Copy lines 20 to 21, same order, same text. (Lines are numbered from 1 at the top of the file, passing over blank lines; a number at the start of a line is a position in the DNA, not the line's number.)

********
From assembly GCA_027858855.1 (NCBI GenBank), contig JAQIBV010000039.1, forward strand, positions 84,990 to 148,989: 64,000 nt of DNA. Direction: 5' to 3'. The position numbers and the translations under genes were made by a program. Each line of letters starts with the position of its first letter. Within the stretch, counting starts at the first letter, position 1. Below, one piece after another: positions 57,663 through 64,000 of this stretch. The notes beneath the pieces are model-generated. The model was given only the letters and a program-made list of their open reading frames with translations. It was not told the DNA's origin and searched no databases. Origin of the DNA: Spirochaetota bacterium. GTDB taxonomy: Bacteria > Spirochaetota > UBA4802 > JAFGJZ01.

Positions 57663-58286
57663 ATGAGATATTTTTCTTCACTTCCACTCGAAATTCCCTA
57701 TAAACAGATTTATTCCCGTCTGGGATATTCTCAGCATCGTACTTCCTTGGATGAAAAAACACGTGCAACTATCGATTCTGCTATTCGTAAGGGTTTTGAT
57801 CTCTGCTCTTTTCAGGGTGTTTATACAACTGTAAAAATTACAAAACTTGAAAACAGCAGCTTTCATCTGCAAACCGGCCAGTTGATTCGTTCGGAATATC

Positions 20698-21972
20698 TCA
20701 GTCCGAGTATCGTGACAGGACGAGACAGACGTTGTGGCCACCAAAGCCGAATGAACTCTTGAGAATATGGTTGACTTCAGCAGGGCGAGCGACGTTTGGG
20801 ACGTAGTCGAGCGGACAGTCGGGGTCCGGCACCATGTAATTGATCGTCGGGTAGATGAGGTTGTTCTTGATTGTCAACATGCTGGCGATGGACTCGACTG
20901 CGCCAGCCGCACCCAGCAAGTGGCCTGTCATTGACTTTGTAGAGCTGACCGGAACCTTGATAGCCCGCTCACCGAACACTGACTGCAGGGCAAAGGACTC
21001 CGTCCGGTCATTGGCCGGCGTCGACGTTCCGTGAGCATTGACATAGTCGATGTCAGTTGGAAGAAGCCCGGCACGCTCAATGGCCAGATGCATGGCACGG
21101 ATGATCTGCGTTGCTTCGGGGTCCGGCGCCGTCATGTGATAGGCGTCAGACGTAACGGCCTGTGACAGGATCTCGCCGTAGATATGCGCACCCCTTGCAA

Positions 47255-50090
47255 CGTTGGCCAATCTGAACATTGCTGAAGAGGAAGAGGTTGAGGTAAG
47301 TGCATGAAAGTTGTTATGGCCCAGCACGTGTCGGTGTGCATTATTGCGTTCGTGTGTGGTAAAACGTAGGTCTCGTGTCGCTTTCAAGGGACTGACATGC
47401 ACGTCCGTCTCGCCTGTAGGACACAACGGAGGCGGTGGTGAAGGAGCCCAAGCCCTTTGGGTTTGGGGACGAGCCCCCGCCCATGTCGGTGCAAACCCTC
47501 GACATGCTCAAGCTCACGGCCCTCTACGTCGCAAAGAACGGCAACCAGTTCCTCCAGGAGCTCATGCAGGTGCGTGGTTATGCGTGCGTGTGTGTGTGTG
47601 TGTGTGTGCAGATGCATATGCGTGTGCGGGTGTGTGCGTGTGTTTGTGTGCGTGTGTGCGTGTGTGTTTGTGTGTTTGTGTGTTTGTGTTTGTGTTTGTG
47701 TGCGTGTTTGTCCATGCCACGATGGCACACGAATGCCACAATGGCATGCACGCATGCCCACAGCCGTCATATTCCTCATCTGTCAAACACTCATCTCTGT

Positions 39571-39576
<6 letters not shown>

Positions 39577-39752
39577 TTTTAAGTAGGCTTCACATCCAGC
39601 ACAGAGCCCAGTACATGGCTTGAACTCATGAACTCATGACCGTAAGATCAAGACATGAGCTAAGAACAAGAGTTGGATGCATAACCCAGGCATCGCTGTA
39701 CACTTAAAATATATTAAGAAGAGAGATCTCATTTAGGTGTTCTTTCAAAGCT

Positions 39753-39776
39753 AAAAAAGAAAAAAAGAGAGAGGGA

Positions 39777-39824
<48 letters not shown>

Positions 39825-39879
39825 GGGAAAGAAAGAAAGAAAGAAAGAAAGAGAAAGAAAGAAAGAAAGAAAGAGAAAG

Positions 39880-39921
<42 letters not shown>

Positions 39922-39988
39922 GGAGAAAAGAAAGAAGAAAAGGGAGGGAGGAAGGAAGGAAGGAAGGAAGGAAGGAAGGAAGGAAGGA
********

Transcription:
Positions 39571-39576
<6 letters not shown>